The research is conclusive: if we do not limit the global temperature rise to 1.5º C by 2050, the planet is in for a rude awakening.
How companies can prevent damage
Large corporations are key players in the fight against climate change. In fact, it is estimated that just 100 companies are responsible for 71% of all the world’s greenhouse gas emissions since 1998. Without buy-in from large institutions, there may be no turning around this sinking ship.
In food production, companies are now toying with a new farming practice known as regenerative agriculture, which actually pulls carbon from the air and stores it in the ground. Global food supplier General Mills plans to use regenerative agriculture practices on one million acres of its farmland by 2030.
More than 150 companies have committed themselves to 100% renewable energy by signing on to RE100, an initiative bringing corporations closer to zero carbon emissions.
What individuals can do
For individuals it is simple: the less carbon you emit as a result of your daily life, the less you contribute to climate change. Ironically, the biggest thing an individual can do to curb their emissions might not be what you expect.
In his book Drawdown, author Paul Hawken cites the proper disposal of refrigerants as the number one action an individual can take to fight climate change. One of the most overlooked ways for individuals to fight climate change is to dispose of hydrofluorocarbons (HFCs) found in air conditioners and refrigerators cleanly. In some places, such as the UK, recycling companies will dispose of these appliances in an environmentally-friendly manner for a fee.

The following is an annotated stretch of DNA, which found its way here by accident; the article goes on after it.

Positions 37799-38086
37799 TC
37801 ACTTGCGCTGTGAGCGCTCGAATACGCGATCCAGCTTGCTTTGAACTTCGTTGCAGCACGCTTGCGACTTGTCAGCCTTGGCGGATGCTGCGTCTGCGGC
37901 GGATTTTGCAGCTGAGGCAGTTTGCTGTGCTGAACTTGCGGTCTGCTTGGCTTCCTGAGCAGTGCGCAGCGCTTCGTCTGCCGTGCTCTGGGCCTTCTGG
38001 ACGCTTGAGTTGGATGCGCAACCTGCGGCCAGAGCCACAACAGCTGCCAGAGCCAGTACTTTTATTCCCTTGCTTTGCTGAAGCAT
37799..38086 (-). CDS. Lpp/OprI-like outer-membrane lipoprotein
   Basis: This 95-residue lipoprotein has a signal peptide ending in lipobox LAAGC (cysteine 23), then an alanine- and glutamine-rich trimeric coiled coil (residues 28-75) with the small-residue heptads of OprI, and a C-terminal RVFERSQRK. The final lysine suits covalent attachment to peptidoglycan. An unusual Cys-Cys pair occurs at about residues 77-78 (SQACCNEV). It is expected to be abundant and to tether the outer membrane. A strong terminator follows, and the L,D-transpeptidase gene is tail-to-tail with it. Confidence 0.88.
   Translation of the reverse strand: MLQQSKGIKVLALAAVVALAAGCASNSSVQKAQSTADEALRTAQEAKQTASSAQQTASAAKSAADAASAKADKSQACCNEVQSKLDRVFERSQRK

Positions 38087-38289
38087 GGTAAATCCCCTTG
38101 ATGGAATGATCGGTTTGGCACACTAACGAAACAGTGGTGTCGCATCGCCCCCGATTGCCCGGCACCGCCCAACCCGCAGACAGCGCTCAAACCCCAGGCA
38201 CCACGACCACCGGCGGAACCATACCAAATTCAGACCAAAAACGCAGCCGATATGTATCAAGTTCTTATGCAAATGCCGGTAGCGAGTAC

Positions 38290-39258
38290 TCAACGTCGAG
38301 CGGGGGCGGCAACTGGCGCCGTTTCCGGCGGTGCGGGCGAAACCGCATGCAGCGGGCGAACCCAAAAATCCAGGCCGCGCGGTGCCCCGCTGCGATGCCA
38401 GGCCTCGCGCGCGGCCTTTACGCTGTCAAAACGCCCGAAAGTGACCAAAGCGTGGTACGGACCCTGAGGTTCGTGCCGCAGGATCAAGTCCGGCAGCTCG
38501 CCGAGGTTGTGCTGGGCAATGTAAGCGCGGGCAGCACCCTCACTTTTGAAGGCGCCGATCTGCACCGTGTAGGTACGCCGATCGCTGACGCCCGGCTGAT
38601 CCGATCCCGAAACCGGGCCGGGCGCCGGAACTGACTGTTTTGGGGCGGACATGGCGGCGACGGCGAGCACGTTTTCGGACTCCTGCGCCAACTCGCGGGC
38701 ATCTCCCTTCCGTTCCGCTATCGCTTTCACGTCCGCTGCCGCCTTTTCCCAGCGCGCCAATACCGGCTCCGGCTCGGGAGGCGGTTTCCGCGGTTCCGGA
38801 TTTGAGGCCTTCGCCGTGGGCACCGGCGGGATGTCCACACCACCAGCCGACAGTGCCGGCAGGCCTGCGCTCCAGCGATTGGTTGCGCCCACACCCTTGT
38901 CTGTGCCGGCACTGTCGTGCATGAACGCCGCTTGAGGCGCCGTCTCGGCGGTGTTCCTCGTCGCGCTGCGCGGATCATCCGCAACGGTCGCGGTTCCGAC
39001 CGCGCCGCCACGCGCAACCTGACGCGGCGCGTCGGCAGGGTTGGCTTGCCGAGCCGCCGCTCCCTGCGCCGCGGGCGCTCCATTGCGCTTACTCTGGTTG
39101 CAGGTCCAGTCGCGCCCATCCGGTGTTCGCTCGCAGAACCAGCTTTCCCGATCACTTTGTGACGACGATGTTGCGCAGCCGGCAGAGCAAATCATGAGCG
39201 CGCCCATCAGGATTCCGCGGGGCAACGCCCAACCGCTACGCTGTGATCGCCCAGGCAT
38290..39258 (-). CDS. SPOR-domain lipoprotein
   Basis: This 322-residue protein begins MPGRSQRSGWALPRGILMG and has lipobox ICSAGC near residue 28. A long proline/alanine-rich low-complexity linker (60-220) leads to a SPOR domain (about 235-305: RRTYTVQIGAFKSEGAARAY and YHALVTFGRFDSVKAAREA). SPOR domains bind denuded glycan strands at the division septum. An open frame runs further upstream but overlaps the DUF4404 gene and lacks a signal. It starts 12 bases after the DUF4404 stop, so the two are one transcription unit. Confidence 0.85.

There are also some obvious changes you can make to play your part in reducing the impact of climate change. Taking fewer international flights will drastically cut down your carbon-emission output. This can be huge, as the carbon output from a single flight can emit more emissions than the average person in a dozen countries around the world.
Diet is the other factor that individuals can change to help balance climate change. Meat consumption is much worse for the environment as it takes significantly more carbon to produce. In order to curb climate change, the average person would need to eat “75% less beef, 90% less pork and half the number of eggs” in their diet.
An issue that isn’t going away
Climate change is a phenomenon that has been studied for decades. And while there are those who see rising temperatures and an increase in weather-related disasters as a natural unfolding of the Earth, it is clear that humans are playing a large role in these catastrophic series of events.
Many countries have signed the Paris Agreement in an attempt to limit the overall rise in the Earth’s temperature to 1.5 °C or lower. However, reducing climate change will ultimately be in the hands of companies and individuals who have the power through their actions to change the course of history and stave off the impending doom that a warming planet will surely bring. Anything less could mean the end of the human race as we know it.